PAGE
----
Minister Seko raised the potential effects of public enterprises under RCEP to small and medium enterprises. Sec. Lopez said that these issues must be monitored to ensure that industries are protected.

PH thanked JP for its willingness to meet for the PJEPA Joint Committee Meeting, which has prime importance to move forward with the discussions on tariff preferences, particularly for products of interest to PH such as bananas, mangoes, and pineapples.

PH also conveyed its intention to join the Trans-Pacific Partnership (TPP). As an update to the status of TPP, JP shared that two negotiating rounds have been concluded between JP and Australia and both are scheduled to meet for the third time. JP is confident that the agreement in principle will be established by November.

Trade deals are expected to further boost economic and trade relations with JP, which was PH’s 2nd biggest trading partner, top export market, and 2nd largest import supplier in 2016. In particular, these trade engagements benefit exporters of top agricultural products to JP, most of which are from the Mindanao region.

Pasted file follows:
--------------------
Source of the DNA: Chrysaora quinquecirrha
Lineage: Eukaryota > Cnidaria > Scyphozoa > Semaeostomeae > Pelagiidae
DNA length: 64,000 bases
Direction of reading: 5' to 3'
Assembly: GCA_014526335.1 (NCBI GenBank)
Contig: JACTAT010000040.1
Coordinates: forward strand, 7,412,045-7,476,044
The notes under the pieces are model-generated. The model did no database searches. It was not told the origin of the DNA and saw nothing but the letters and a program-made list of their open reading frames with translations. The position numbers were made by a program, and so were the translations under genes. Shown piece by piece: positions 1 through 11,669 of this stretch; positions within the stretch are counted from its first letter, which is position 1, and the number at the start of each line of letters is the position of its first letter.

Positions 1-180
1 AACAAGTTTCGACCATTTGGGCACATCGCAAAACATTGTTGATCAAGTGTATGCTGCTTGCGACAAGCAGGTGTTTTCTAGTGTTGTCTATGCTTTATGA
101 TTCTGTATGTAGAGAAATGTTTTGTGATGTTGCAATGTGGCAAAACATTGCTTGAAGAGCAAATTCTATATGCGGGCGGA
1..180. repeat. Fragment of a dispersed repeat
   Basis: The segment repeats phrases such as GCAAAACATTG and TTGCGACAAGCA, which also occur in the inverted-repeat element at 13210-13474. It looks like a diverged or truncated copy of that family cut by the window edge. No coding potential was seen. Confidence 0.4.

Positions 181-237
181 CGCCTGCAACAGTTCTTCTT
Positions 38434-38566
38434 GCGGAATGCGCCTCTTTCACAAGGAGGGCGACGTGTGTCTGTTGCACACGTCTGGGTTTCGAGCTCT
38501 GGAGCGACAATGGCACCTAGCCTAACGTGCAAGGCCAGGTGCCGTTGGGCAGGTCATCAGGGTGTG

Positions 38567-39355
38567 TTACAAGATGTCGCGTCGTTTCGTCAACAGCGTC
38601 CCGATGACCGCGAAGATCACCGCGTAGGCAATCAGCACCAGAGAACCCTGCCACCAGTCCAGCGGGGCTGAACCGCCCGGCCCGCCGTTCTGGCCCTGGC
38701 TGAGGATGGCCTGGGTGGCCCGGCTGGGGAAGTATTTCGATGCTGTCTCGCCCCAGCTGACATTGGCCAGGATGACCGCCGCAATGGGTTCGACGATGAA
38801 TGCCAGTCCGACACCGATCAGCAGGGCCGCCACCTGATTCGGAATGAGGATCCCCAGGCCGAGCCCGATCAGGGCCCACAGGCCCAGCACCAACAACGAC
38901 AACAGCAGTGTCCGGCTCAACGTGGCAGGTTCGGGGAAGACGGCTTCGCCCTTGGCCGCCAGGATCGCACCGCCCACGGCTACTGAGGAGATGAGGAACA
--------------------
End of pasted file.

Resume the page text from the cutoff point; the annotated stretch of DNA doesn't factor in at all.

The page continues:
Top export products from Mindanao include fruits, bananas, tuna, coconut products, fresh pineapples that comprised 60.5% of total PH exports to the world in 2016. These, together with other products included in the PH’s request for better market access to JP will further enhance competitiveness of PH exports in the Japanese market.